Gary Brown: Are you ready to spring ahead into more sunshine?

Gary Brown

This is your warning.

Daylight saving time starts next Sunday. Apparently, many of you don’t know it.

“Every year, daylight saving time seems to take people by surprise,” Meaghan Ringwelski wrote at “In the United States, daylight saving time begins on March 13 at 2 a.m. local time except in parts of Arizona and Hawaii. As the popular saying goes, clocks need to ‘spring forward’ to observe the change. In other words, clocks need to be set ahead by one hour when the clock strikes 2 a.m.”

Ringwelski went on to say that daylight saving time is observed in 80 other countries, too. But I don’t care so much about people in those countries. Call me too patriotic, but my philosophy is “remind Americans first.” Let the rest of the world oversleep.

But why?

So what was the reason for daylight saving time when it was instituted in the United States in 1818? According to — which you would think might know — it was to extend our day.

“Daylight saving time (or summertime as it is called in many countries) is a way of getting more light out of the day by advancing clocks by one hour during the summer,” explains the website. “During daylight saving time, the sun appears to rise one hour later in the morning, when people are usually asleep anyway, and sets one hour later in the evening, seeming to stretch the day longer.”

Now, there are some days I just don’t want extended. I’m pretty much through with them long before they’re over. So I don’t want another hour of daylight. Get it dark so I can sleep.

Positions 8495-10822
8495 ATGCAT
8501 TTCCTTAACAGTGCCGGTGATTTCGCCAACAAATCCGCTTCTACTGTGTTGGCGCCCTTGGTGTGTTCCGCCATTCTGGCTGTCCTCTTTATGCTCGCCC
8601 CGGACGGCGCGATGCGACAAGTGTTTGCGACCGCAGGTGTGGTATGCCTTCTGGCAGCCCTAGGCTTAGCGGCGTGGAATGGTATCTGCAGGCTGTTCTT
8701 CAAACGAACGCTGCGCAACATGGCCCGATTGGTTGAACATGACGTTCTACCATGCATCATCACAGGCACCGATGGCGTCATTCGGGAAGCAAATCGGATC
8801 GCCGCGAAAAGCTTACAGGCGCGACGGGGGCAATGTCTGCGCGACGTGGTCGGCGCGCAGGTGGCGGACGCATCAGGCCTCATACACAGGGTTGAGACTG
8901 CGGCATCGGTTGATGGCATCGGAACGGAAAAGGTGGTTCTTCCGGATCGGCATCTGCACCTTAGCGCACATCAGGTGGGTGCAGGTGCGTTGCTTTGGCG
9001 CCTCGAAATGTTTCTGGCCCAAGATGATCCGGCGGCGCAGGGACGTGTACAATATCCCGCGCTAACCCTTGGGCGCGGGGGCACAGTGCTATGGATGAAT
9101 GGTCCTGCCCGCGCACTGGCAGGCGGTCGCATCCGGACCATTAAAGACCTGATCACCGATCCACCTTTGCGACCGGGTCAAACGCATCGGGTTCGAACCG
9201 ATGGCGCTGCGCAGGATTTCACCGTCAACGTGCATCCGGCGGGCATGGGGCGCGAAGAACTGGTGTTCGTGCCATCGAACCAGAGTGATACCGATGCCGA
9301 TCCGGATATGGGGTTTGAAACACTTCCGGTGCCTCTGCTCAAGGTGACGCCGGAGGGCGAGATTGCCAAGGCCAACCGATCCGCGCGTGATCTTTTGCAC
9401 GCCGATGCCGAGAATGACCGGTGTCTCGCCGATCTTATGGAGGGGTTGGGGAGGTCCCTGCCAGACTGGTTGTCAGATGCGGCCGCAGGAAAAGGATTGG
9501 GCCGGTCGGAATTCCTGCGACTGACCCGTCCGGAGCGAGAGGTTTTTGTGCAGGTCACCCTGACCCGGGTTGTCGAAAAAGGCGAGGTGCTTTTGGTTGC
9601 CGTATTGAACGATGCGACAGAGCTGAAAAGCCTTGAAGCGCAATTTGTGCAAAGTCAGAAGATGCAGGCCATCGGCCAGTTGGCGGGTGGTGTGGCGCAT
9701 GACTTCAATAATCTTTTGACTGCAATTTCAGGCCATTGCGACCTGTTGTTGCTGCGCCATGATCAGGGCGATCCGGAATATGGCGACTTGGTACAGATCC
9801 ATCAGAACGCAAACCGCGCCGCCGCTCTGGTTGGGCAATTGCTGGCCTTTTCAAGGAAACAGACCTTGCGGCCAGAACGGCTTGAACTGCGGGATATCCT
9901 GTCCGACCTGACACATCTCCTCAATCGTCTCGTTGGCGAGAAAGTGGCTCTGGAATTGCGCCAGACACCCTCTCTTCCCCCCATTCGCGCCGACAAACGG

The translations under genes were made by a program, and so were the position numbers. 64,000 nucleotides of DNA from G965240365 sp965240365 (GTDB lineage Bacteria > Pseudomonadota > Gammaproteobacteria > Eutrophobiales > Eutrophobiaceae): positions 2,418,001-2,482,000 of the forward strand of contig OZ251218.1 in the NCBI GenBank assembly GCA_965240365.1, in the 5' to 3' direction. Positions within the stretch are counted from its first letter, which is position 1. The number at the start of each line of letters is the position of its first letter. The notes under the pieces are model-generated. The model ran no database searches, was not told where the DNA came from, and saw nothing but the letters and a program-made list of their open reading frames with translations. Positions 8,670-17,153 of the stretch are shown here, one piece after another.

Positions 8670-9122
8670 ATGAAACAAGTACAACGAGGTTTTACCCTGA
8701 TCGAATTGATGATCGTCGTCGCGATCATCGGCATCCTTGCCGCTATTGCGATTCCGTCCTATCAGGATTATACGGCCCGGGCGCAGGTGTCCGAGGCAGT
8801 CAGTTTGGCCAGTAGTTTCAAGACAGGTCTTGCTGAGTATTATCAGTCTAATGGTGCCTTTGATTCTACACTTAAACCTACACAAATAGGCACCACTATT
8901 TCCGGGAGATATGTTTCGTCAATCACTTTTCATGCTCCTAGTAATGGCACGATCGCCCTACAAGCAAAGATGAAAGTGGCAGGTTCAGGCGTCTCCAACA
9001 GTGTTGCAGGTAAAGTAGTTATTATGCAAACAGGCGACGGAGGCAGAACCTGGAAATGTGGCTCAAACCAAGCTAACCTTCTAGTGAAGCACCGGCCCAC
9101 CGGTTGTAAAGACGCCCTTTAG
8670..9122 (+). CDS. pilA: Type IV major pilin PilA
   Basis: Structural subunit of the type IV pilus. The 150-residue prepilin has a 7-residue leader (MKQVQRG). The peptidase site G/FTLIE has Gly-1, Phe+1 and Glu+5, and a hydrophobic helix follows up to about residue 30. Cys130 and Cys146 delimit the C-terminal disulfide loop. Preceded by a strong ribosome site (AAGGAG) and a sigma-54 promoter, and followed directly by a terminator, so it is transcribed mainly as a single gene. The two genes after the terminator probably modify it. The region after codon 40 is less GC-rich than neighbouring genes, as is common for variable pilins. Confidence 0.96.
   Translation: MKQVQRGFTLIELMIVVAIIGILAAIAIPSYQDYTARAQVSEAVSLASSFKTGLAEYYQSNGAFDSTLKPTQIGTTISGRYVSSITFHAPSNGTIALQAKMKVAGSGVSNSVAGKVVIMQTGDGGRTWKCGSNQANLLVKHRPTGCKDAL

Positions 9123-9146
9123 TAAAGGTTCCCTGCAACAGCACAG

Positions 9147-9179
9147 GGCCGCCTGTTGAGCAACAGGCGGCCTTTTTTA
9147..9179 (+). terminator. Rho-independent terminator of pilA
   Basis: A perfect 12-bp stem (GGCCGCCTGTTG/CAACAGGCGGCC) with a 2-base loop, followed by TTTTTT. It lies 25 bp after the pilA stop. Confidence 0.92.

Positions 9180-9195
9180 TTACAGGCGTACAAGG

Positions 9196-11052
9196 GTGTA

But, are we really getting another hour of daylight? Of course not. So, the name is sort of confusing, according to the website

“Daylight shifting time would be better, and daylight time shifting more accurate,” said the website, “but neither is politically desirable.”

A real trick

Unless you want to do more yard work in the evening, how helpful is daylight saving time? You can watch “American Idol” or “Survivor” in the dark, for heaven’s sake.

A more useful trick would be if we actually were able to save the time, instead of just shift it. What if we could bank the time, the way we bank our money? We save dollars for a rainy day, wouldn’t it be nice to save up some sunshine, too?

“I think I’ve got 10 hours of really good daylight in my account. I’d like to spend it next week. Two hours each day. I’ll be on vacation. ...”

If we saved a few hours of daylight for the year, maybe we’d get credit for a couple extra minutes of interest. It’s not much, but it might help get us from the hotel down to the beach one night to watch the sunset, before daylight turned into the kind of dusk that makes you step on a clam shell with your bare feet.

Contact Gary Brown at